What is the regulatory basis for the requirement to have first aid kits in the workplace?
The South Australian Government has approved the Code to come into effect on 10 December 2010, under which every workplace is required to have ready access to:
- at least one or more Standard Workplace First Aid Kit(s) and/or Small Workplace First Aid Kit(s), and
- any other additional first aid modules or items required to appropriately treat all reasonably foreseeable injuries or illnesses that could occur as a result of being at the workplace or as a result of the work performed there.
What type of first aid kit do I need?
The Small and Standard Workplace First Aid Kits specified in the Code are designed to cater for the following types of injuries or illnesses:
- cuts, scratches, punctures, grazes, splinters and animal bites
- minor burns
- major bleeding wounds and/or amputations
- broken bones
- eye injuries
- cardiac arrest.
To determine in what instances Small vs Standard kits may be applicable, consider the size and location of your workforce, the quantities of equipment required, the nature of your risks and what type of kit is most practical for ease of use.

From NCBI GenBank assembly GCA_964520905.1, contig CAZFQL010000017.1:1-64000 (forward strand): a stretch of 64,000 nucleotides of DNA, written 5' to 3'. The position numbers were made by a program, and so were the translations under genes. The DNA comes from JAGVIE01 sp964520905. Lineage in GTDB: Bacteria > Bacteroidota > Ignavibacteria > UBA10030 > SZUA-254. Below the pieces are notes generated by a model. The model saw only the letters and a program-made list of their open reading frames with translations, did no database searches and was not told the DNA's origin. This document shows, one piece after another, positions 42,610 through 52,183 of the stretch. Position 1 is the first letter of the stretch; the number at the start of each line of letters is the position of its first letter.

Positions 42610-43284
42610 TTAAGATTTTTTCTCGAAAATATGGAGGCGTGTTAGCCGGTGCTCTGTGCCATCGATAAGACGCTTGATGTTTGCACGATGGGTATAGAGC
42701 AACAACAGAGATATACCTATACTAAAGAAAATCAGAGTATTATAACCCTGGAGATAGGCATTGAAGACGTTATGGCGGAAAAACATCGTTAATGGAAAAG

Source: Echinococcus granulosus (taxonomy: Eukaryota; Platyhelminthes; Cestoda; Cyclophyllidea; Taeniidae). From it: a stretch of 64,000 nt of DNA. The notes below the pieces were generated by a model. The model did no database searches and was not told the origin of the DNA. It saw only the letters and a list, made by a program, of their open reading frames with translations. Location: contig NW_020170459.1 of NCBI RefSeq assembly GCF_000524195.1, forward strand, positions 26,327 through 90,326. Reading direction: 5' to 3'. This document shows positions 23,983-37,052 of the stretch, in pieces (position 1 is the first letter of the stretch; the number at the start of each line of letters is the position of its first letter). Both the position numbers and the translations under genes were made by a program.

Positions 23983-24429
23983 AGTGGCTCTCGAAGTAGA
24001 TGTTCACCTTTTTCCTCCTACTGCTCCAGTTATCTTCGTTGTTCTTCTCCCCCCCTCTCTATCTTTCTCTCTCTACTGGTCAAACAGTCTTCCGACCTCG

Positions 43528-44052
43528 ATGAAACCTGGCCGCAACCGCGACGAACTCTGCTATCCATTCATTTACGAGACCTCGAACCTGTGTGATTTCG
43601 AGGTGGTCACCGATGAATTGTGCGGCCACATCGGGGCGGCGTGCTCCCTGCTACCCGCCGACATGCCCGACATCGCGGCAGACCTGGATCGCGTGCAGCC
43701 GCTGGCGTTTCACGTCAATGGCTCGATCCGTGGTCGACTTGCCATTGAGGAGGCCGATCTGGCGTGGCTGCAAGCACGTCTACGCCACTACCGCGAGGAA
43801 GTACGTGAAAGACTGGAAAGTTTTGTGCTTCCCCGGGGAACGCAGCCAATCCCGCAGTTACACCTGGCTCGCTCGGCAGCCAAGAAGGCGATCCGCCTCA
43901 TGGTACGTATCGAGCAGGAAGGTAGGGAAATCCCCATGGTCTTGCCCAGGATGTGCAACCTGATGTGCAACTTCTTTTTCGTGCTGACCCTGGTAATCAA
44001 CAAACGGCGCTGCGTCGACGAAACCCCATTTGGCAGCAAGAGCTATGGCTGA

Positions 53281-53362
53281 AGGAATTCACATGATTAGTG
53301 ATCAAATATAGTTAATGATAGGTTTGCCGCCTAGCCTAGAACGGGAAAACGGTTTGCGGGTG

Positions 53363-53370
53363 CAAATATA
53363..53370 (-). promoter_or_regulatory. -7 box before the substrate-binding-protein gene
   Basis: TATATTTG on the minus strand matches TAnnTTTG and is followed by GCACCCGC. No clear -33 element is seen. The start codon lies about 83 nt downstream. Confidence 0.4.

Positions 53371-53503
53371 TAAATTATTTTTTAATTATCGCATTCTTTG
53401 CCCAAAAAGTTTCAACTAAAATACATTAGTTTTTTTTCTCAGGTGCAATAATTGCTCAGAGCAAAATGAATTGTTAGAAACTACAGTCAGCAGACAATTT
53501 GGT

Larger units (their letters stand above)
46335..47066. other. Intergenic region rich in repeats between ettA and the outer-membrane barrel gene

Also consider each of the following issues and act accordingly:
(a) Type of injury or illness - looking at the list above, are there any other types of injuries and illnesses that are reasonably foreseeable given your type of workplace or the work done there? If so, find out what items you would need to treat these other potential injuries or illnesses, and add them to your kit contents. For example:
- for potential snake bites or insect stings, check the Outdoor Module in the Code (refer section 2.7)
- for potential serious burns, check the Burn Injury Module in the Code (refer sections 2.9 - 2.11).
(b) Hazardous substances - are there any additional items required because of the types of hazardous substances you have at your workplace? Check the Material Safety Data Sheets (MSDS) for each hazardous substance stored or used at your workplace to see if there are any additional kit items or facilities required for first aid that should be provided (as stated in Section 4 ‘First Aid Measures’ of your MSDS for the substance or substances in question).